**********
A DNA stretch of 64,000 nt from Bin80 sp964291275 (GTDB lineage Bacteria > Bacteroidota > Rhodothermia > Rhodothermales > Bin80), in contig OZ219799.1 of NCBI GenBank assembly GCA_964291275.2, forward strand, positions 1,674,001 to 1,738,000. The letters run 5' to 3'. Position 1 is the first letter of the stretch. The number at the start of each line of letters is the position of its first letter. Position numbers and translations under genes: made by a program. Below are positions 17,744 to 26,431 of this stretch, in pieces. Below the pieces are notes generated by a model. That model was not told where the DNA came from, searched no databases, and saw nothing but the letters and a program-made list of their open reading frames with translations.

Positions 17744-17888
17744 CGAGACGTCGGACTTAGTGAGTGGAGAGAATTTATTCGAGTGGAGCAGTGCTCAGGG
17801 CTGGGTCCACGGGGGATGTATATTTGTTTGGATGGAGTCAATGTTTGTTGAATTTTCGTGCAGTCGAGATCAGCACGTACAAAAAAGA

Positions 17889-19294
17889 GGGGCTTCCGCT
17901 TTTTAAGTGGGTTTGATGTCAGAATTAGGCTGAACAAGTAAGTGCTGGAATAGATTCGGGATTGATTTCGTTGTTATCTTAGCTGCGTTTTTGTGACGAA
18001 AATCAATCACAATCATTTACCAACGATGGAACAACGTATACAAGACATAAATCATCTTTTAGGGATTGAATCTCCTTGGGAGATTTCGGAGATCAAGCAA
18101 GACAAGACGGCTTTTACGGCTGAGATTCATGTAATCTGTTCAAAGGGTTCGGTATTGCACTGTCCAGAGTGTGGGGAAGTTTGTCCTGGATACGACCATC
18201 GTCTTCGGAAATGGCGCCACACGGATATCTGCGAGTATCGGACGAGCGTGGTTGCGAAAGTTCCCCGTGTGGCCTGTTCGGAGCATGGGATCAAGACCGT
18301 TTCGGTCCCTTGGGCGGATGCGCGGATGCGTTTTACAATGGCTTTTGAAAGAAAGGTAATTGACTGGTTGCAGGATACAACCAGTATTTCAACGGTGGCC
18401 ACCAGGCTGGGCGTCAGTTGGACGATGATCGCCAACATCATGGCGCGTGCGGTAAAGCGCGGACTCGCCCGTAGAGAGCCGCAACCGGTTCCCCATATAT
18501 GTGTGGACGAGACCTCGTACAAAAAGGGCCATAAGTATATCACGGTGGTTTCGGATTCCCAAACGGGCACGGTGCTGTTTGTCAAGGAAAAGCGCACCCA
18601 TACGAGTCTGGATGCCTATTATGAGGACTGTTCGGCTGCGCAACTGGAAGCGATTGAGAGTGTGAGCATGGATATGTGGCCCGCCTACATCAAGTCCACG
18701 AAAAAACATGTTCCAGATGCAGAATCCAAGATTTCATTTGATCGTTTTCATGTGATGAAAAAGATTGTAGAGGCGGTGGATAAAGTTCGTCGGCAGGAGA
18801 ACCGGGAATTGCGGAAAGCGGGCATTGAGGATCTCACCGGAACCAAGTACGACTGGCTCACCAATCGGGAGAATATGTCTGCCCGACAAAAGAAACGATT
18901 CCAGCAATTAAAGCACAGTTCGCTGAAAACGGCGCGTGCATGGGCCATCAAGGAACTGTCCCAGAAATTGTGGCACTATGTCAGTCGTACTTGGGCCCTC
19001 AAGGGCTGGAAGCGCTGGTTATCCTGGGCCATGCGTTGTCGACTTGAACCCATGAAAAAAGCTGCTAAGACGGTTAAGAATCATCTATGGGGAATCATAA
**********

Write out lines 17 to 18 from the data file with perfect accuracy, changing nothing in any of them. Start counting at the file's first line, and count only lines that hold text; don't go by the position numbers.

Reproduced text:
18901 CCAGCAATTAAAGCACAGTTCGCTGAAAACGGCGCGTGCATGGGCCATCAAGGAACTGTCCCAGAAATTGTGGCACTATGTCAGTCGTACTTGGGCCCTC
19001 AAGGGCTGGAAGCGCTGGTTATCCTGGGCCATGCGTTGTCGACTTGAACCCATGAAAAAAGCTGCTAAGACGGTTAAGAATCATCTATGGGGAATCATAA